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Thursday, November 04, 2010

John Hirst faces police investigation over YouTube video

John Hirst faces police investigation over YouTube video

John Hirst, the axe killer who paved the way for prisoners to get the vote in Britain, is facing a police investigation over a possible breach of licence after he filmed himself apparently smoking a cannabis joint.

After gloating about his human rights success in a series of BBC interviews, the killer taunted ministers by posting a clip on YouTube in which he celebrated with "champagne and a joint".

Speaking in a Radio 2 interview, he confirmed he had smoke cannabis in his home and said he had bought the drug from a local dealer.

It is understood that a complaint has been lodged with Humberside Police, although officers are yet to confirm a formal investigation has been launched.

David Cameron admitted at Prime Minister’s Questions that it made him “physically ill” to be forced to give prisoners the vote because of a judgment by the European Court of Human Rights in Hirst's case.

But he added the Government had no choice in the matter and refusing to act could cost the country £160million.

Meanwhile Hirst, who spent 25 years in jail after he hacked to death his landlady, was criticised for “vile” interviews he gave in which he celebrated how “murderers, rapists and paedophiles” will get the vote.

In one he laughed and thanked the presenter for providing a “graphic account” of how he had bludgeoned his victim, Bronia Burton, and then made himself a coffee as he waited for her to die.

But the possible police investigation concerns a video posted on YouTube in which the former prisoner waved around a glass of champagne and smoked a joint. Hirst was jailed for life after admitting manslaughter and so could be recalled for breaching his licence.

It is unclear who made a formal complaint about Hirst.

However Donal Blaney, a solicitor and Conservative blogger, said on micro-blogging site Twitter yesterday: “Good news: Humberside Police investigating possible breach of licence conditions by John Hirst after he admits buying/smoking pot on Radio 2”.

A spokesman for police said they were not yet aware of any complaints being made but they may still be making their way through the system.

The BBC faced criticism after Hirst was given airtime on some of its most high-profile current affairs programmes.

The convicted killer appeared on Radio 4’s Today programme and Radio 5 Live with Nicky Campbell on Tuesday, then on Radio 2’s Jeremy Vine show and BBC1’s Daily Politics on Wednesday.

In the latter interview he laughed and thanked Andrew Neil, the presenter, for providing a “graphic account” of his crime, before mocking his hairstyle and repeating that the Government was on trial, not him.

Iain Dale, the prominent Tory blogger who also presents a radio show, wrote: “The sight of John Hirst on the Daily Politics smiling at the description of him killing his landlady fills me with revulsion.

“I am so glad I refused to have John Hirst on my LBC show last night. The man is a disgrace to human society and should still be in prison.”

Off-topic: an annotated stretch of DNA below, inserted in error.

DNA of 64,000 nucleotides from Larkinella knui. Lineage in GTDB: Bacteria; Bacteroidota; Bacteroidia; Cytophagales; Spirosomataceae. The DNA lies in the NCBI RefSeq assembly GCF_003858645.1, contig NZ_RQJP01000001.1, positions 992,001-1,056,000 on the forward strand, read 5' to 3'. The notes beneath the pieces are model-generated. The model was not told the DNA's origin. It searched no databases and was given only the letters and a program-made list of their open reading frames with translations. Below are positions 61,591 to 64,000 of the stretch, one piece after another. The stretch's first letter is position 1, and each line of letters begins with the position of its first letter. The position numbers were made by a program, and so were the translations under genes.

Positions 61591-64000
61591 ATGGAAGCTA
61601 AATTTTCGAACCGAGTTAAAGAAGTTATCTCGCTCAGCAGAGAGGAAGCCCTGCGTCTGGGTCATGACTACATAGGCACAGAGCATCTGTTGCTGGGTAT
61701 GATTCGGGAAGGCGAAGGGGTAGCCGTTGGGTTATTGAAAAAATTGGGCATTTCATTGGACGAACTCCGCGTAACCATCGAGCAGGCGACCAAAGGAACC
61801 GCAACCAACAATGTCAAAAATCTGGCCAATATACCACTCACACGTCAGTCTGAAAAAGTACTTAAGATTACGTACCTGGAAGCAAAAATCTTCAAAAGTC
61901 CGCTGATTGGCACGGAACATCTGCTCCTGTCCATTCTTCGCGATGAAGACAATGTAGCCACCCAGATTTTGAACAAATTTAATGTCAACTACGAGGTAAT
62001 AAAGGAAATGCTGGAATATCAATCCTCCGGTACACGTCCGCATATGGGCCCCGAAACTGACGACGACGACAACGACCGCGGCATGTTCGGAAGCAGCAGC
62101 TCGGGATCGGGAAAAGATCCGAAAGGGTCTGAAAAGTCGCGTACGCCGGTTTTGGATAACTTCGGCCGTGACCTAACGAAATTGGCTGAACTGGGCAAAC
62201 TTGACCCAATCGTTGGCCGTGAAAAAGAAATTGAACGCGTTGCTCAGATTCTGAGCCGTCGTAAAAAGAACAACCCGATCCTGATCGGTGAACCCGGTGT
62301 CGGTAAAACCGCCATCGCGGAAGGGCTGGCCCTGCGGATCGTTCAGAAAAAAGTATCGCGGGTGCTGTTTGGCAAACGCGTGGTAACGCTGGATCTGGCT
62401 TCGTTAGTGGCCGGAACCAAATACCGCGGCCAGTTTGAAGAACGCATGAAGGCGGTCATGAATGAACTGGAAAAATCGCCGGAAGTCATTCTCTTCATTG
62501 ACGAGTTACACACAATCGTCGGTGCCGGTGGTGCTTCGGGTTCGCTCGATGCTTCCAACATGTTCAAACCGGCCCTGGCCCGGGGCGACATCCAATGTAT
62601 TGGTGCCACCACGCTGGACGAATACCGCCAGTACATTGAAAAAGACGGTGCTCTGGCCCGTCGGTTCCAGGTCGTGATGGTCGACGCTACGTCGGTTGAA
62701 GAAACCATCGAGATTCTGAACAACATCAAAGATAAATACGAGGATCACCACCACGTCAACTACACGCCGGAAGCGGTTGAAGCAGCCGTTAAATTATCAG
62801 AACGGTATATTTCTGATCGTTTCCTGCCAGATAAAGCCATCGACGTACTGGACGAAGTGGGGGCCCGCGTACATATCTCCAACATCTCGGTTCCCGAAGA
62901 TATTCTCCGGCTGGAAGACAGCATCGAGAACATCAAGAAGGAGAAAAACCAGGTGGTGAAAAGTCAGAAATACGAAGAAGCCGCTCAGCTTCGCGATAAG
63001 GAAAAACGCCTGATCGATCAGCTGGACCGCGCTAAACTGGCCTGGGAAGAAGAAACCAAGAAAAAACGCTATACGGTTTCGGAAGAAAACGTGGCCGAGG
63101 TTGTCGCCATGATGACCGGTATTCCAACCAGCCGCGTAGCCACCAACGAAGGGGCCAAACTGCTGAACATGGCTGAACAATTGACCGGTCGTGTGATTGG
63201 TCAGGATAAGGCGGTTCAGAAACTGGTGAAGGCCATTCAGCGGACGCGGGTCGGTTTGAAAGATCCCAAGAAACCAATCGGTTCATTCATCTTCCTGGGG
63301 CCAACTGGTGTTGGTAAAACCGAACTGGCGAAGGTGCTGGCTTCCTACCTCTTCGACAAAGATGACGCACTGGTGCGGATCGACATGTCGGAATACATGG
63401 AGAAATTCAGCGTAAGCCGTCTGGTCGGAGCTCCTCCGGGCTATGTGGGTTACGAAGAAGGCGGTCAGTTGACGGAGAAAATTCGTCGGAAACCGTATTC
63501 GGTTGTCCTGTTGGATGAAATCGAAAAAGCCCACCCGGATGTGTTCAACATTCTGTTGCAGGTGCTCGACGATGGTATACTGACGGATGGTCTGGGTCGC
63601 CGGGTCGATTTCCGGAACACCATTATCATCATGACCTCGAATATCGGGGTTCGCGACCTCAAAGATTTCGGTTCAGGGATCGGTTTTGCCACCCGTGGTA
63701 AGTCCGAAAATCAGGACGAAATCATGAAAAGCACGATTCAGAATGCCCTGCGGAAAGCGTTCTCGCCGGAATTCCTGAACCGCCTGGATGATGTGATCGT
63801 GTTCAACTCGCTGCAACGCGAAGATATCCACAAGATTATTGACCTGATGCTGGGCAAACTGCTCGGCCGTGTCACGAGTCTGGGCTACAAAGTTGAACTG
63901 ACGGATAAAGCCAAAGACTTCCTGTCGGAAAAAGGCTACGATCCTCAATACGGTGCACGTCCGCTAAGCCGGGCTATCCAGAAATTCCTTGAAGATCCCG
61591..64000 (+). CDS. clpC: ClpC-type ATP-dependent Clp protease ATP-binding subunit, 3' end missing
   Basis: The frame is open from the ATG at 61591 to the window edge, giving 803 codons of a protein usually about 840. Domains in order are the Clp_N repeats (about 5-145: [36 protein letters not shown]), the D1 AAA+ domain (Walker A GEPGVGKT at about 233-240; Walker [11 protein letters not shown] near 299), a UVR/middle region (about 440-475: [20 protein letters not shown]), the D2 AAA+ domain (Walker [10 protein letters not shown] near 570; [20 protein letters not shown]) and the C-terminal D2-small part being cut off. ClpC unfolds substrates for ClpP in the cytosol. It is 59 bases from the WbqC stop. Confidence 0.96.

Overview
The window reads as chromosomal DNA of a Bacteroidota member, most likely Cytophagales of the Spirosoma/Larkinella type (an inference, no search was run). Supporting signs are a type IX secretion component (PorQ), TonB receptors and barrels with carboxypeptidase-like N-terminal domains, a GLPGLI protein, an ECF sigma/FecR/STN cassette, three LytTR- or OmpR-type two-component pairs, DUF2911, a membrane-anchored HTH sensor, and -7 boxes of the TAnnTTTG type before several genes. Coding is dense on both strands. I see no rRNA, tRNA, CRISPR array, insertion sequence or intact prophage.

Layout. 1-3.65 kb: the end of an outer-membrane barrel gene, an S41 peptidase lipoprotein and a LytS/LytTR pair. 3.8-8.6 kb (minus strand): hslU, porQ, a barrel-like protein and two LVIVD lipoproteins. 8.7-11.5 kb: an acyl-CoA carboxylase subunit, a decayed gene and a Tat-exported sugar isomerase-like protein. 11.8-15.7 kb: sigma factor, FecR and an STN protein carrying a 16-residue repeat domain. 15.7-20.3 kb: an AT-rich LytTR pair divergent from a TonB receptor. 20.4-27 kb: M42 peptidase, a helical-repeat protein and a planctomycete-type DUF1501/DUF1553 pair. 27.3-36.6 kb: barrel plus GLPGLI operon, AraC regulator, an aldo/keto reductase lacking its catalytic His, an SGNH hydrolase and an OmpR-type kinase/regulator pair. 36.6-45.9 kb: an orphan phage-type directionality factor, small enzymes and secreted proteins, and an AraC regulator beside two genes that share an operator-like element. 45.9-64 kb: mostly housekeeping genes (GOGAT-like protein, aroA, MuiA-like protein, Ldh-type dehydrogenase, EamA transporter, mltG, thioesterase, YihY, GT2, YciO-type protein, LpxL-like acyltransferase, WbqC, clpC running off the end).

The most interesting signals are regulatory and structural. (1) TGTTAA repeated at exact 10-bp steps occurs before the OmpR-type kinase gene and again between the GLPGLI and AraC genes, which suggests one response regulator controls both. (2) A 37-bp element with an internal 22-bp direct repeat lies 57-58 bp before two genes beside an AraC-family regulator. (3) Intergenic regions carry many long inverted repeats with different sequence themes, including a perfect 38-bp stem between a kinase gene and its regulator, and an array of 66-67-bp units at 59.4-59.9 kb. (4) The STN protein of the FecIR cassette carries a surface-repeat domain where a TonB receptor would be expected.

On Twitter, one user described Hirst as “vile” and added: “He should not be on the BBC in this way.”

Edward Chivers, who describes himself on Twitter as BBC Daily Politics Producer, wrote: “Don't know if I should feel proud for having booked John Hirst for today's Daily Politics...”

In a separate case, the mother of a murdered girl has condemned the latest legal bid by her daughter’s killer to win the right to vote from prison.

June Gillbanks asked why the “human rights” of criminals such as her brother, Peter Chester, who raped and strangled seven year-old Donna Marie, received more attention than those of their victims.

She criticised the use of an estimated £100,000 in public money to fund Chester’s long-running campaign to overturn the blanket ban on prisoners casting ballots, and said she would write to the Prime Minister about it.

Mrs Gillbanks, from Blackpool, said: “I will be writing a very strong letter to David Cameron. I will ask him to look after people like me, the victims, instead of the criminals."

She added: "I would have wanted to have been in London for the court hearing but, again, I wasn't told about it until it was too late.

"I would have been there for my daughter but also for the other children who have been murdered.

"It is just not right, and it is not right taxpayers' money is used to deal with this.”

Her comments came after lawyers for Chester told the High Court that he should be allowed to vote because his crime did not “undermine democracy”.

A leading judge observed that the move would likely be seen as “repugnant” to law-abiding citizens.

However Lord Justice Laws said: “Some people would say that a person who commits a pre-meditated murder has so far turned his back on being a good citizen that to give him the vote would be repugnant to good citizens. That is a viable point of view.”

But the Government’s lawyers confirmed that new legislation will be drawn up to give some prisoners the vote, as the public debate continued over the controversial plan ordered by Europe.

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